Angela Merkel prepares for an austerity backlash as key state goes to the polls

Likely defeat in weekend's regional election set to be humbling bodyblow to Chancellor's cuts agenda

More than 20ft high, rubber, inflatable and wobbling, the latest weapon in Chancellor Angela Merkel's relentless austerity drive looks uncannily like a children's bouncy castle. Yet it is currently touring Germany's most populous state ahead of this weekend's key elections which could determine her long-term political future.

Her Christian Democratic party's campaign gimmick for Sunday's poll in North Rhine-Westphalia is a portable blow-up "debt mountain". Outsized €200 and €500 notes protrude from its exterior, which is decorated with hundreds of €1 coins. "The mountain is growing – put a brake on debt now!" proclaims a slogan on top.

With a population of 18 million, North Rhine-Westphalia has more people than Greece. Any poll there is seen as a key test of national voting intentions. And faced with a general election next year, Ms Merkel's conservatives are taking it seriously. They claim that the results of last weekend's elections in France and Greec e have turned the weekend poll into a key test for Ms Merkel and her stability-oriented policies at home and in Europe. They are hoping that North Rhine-Westphalia, which has debts totalling €230bn (£184bn), will become the latest recruit to the cause of Merkel austerity.

"Angela Merkel cannot appear credible and strong if policies that lead to mounting debt are being pursued offensively in Germany's most populous state," insisted the conservative's front runner, Norbert Röttgen, this week.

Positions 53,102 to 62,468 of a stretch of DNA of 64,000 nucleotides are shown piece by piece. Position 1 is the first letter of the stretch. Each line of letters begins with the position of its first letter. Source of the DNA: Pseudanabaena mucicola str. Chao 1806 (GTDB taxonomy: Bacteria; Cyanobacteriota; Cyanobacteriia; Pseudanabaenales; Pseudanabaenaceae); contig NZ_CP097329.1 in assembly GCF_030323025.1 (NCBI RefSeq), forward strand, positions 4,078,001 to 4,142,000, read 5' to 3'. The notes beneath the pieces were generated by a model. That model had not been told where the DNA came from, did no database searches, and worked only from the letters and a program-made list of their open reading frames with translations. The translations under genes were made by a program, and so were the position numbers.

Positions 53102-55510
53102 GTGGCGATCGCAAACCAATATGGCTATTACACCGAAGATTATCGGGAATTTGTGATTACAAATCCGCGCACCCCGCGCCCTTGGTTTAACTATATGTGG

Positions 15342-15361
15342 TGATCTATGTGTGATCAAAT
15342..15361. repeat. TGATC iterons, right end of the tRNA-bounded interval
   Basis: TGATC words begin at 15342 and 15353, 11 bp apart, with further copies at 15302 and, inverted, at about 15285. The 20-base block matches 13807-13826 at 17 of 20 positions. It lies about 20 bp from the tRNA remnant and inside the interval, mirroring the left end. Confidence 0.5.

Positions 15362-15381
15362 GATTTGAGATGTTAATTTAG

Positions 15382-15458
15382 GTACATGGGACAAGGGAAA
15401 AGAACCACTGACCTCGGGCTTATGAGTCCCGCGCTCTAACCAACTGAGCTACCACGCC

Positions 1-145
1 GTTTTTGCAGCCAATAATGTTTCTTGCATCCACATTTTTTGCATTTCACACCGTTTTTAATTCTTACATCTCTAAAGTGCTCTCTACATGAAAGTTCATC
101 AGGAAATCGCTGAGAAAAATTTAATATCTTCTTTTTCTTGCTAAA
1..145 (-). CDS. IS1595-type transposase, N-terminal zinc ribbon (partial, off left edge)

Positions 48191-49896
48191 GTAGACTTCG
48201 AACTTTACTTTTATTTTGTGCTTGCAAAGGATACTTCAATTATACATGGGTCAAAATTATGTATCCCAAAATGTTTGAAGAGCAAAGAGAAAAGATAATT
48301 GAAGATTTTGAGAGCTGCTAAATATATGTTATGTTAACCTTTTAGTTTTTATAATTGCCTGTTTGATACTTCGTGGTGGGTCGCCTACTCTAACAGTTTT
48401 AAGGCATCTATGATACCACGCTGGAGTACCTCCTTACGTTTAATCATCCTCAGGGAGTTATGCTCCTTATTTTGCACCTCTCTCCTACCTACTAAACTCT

At a party rally in the cathedral square of the former Ruhr mining town of Gelsenkirchen on Wednesday, the message delivered by Germany's first woman Chancellor to a crowd of 2,000 mostly elderly residents echoed Margaret Thatcher: "It simply comes down to not spending more than you earn!" said Ms Merkel,

Mr Röttgen has appeared at election rallies and proclaimed that any debt-conscious government led by him in the state would ensure that taxpayers' money "will not be poured into bottomless European barrels" or "wasted on French election promises". To help reduce North Rhine-Westphalia's debt he has called for higher studying and nursery costs.

In Gelsenkirchen, a town renowned for having one of the highest unemployment rates in western Germany, their calls for thrift appeared to fall on deaf ears. "We are the richest country in Europe and exports are booming," Norbert Schmal, a retired miner said. "Do we have to cut spending forever?"

Latest opinion polls suggest that North Rhine-Westphalia is in no mood for austerity. Ms Merkel's conservatives trail their main Social Democrat opponents by some seven percentage points.

With the Green party expected to gain around 12 per cent of the vote, a Red-Green alliance of Social Democrats and Greens appears on course. Ms Merkel's conservatives are forecast to return one of their worst results, with 30 per cent.